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Building Early Literacy Skills through Speaking and Listening
by Becky L. Spivey, M.Ed.
How do oral language skills develop?
Communication begins with hearing and responding to sounds. Children begin communicating and developing language the day they are born. As children grow and develop, they begin listening for different purposes and responding with words instead of sounds and gestures. Receptive language (listening) precedes expressive language (speaking). Receptive and expressive language skills, or oral language skills, lay the foundation for future success in reading and writing. These skills develop as children have opportunities to listen to and talk with their parents, relatives, friends, caregivers, etc. Children must be able to listen to and understand words before they are able to produce words and use them effectively.
Learning to Read and Write
Early educators know the importance of oral language development. They ask children open-ended and yes/no questions, expose them to and teach them to explore vocabulary by playing with words (rhyming, substituting letters, singing songs, etc.), and encourage them to converse with each other. However, basic communication isn’t just talking and listening; it involves thinking, knowledge, and application of skills. It also requires practice and training. Focusing on oral language is especially important for children for whom English is a second language and for those not exposed to written language materials at home.
The Common Core State Standards Initiative – 2010
( addresses the importance of oral language skills. The Common Core State Standards document includes a vigorous set of Speaking and Listening standards for grades K – 3 (and extending through grade 12) that require educators to bring oral language skills to the forefront of elementary classrooms. These skills help students learn to read and master the printed word and generalize their word knowledge into other contexts.
Here are some simple activities that promote oral language development in preparation for learning to read and write. These activities will help preschoolers be ready to tackle the Common Core State Standards for Speaking and Listening that begin in kindergarten.
  • Engage your child in conversation throughout the day. Do not use baby talk. Speak at an appropriate rate and volume and in normal tones without unnecessary exaggeration.
  • Read with your child every day. Ask him or her, “What do you think will happen next in the story? Would you have done that? What do/did you like best about…? Do you think that could/would ever happen to you?” This is a time to read slowly with inflection, using different voices for different characters. Follow words with your finger as this shows children that reading words moves left to right across a page. They will also see how to hold a book while reading.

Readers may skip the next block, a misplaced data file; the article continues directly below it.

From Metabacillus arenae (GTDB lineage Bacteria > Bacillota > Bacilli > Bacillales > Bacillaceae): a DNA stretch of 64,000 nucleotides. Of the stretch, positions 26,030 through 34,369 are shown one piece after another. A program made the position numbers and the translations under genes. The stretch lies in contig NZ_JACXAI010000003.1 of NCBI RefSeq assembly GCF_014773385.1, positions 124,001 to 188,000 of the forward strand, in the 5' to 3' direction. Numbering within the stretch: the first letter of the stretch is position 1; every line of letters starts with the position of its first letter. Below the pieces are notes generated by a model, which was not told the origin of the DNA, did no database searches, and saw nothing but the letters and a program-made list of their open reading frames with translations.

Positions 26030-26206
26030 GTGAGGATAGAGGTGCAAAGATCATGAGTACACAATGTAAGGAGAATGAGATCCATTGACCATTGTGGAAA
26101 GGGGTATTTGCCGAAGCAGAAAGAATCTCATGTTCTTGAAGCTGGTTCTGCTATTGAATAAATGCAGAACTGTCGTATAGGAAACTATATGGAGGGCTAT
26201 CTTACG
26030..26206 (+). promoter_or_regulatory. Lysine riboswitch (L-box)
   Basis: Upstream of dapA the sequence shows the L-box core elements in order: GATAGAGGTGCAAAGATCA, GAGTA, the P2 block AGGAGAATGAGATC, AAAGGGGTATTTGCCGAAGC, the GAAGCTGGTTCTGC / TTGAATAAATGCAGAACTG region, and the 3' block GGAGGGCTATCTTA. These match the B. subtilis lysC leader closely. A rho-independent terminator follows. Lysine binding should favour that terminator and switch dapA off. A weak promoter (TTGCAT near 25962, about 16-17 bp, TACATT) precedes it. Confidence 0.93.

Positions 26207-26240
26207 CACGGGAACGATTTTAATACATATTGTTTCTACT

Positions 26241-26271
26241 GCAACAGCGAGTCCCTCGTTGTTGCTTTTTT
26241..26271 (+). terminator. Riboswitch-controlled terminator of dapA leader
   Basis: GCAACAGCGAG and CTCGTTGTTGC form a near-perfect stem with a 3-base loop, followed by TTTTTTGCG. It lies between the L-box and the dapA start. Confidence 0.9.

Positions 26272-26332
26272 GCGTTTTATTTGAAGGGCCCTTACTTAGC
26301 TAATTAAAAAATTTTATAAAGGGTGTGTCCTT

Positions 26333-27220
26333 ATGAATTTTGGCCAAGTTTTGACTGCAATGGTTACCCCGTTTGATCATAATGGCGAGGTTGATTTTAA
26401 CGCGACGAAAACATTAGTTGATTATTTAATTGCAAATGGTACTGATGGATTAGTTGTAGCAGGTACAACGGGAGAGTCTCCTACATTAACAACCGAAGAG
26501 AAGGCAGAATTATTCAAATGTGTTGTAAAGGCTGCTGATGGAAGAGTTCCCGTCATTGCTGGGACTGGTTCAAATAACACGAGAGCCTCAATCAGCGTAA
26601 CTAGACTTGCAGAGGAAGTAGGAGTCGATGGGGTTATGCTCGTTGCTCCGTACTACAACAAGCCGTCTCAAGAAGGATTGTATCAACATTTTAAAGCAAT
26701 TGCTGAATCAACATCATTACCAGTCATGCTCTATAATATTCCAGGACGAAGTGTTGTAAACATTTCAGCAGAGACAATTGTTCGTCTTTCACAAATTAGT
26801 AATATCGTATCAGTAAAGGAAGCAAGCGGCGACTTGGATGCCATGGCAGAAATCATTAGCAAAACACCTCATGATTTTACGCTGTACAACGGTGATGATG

• Read everything: labels, cereal boxes, road signs, menus, newspapers, comic books!
  • Play games that focus on the importance of listening: Simon Says, Hokey Pokey, Telephone, or while reading, ask questions like, “Do you remember the dog’s name? What did the family do after dinner? Who do you think is coming to visit?”
  • Teach the rules of conversation early (listening and speaking): do not interrupt someone that is speaking, take turns speaking, stay on topic, use an appropriate volume while speaking (inside/outside voices), etc.
  • Create opportunities for children to follow and give oral directions that follow a sequence using simple crafts, activities, chores, or while playing games.
  • Use language for a variety of purposes: singing, reading and talking about signs, reading books, following recipes, writing or reading an email to Grandma, etc.
  • Ask children questions about and discuss age-appropriate topics: What do like best about preschool/your babysitter/going to the park/shopping…?” Encourage children to ask questions of others. “Ask Mr. Brown where he got his new puppy!”
  • Prompt children to talk about and describe their feelings and ideas. How do you feel about asking the neighbors over for dinner? What do you think we should do today?
  • Ask open-ended questions. What would you do if….? What if you had …? Where would you go if...? Encourage children to extend their answers by expanding the question….But what if you couldn’t ….? What do you think would happen if you…? Who/what would you take with you?”
  • Teach new words and incorporate them into normal conversation. Instead of stir the eggs and sugar together, say, “Let’s blend the eggs and sugar together.”…etc.
  • Make letter flash cards. Begin teaching letter names and sounds starting with the letters in the child’s name. Teach only a few letters at a time. After mastery of those letters, add a few more. Do not start with all 26 letters! Cover a table top or a wall around the bathtub with shaving cream. Let the child “write” words or draw letters in the shaving cream.
  • Talk about things that begin with the same sound as his/her name. After learning “B” is for Beth, help the child name other objects that begin with “B” or the /b/ sound: bat, ball, bathtub, bell, etc. Then move on to other letters and naming objects that begin with that letter sound. Have a “B” letter hunt. Have the child find the letter “B”/”b” in books, on signs, and on packages.
  • Teach your child to recognize environmental symbols and signs: restroom, emergency, danger, exit, hospital, cross walk, stop, railroad, etc. Quiz the child while riding in the car, “What do you think that sign says?”
Head Start. (2002). Early Childhood-Head Start Task Force. Developing listening and speaking skills: teaching our youngest. Retrieved December, 2012.
Common Core State Standards Initiative. (2010). Speaking and Listening. The special role of speaking and listening in K – 5 literacy. Retrieved December, 2012. (p. 23).

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